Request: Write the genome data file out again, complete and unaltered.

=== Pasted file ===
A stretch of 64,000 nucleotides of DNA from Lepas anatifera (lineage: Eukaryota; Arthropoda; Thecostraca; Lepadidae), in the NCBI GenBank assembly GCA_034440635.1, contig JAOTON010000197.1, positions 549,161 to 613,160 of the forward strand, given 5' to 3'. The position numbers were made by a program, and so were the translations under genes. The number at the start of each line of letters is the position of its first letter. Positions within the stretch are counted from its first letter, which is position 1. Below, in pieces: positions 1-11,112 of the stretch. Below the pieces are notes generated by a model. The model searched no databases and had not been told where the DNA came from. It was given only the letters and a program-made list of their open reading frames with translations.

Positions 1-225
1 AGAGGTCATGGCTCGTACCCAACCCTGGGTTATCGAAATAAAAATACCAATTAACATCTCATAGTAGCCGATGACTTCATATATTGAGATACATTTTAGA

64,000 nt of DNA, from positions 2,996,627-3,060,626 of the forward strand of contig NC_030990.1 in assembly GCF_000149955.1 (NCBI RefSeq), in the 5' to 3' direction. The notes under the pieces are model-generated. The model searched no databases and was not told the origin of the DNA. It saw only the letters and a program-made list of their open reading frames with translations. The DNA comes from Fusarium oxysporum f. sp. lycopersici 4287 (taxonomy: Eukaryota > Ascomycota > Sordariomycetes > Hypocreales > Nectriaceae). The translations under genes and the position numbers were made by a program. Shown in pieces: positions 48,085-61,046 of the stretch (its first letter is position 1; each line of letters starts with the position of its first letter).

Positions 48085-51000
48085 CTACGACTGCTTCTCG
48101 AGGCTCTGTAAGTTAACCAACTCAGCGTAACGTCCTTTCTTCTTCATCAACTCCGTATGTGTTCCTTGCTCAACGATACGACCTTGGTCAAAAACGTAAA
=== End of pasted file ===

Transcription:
A stretch of 64,000 nucleotides of DNA from Lepas anatifera (lineage: Eukaryota; Arthropoda; Thecostraca; Lepadidae), in the NCBI GenBank assembly GCA_034440635.1, contig JAOTON010000197.1, positions 549,161 to 613,160 of the forward strand, given 5' to 3'. The position numbers were made by a program, and so were the translations under genes. The number at the start of each line of letters is the position of its first letter. Positions within the stretch are counted from its first letter, which is position 1. Below, in pieces: positions 1-11,112 of the stretch. Below the pieces are notes generated by a model. The model searched no databases and had not been told where the DNA came from. It was given only the letters and a program-made list of their open reading frames with translations.

Positions 1-225
1 AGAGGTCATGGCTCGTACCCAACCCTGGGTTATCGAAATAAAAATACCAATTAACATCTCATAGTAGCCGATGACTTCATATATTGAGATACATTTTAGA

64,000 nt of DNA, from positions 2,996,627-3,060,626 of the forward strand of contig NC_030990.1 in assembly GCF_000149955.1 (NCBI RefSeq), in the 5' to 3' direction. The notes under the pieces are model-generated. The model searched no databases and was not told the origin of the DNA. It saw only the letters and a program-made list of their open reading frames with translations. The DNA comes from Fusarium oxysporum f. sp. lycopersici 4287 (taxonomy: Eukaryota > Ascomycota > Sordariomycetes > Hypocreales > Nectriaceae). The translations under genes and the position numbers were made by a program. Shown in pieces: positions 48,085-61,046 of the stretch (its first letter is position 1; each line of letters starts with the position of its first letter).

Positions 48085-51000
48085 CTACGACTGCTTCTCG
48101 AGGCTCTGTAAGTTAACCAACTCAGCGTAACGTCCTTTCTTCTTCATCAACTCCGTATGTGTTCCTTGCTCAACGATACGACCTTGGTCAAAAACGTAAA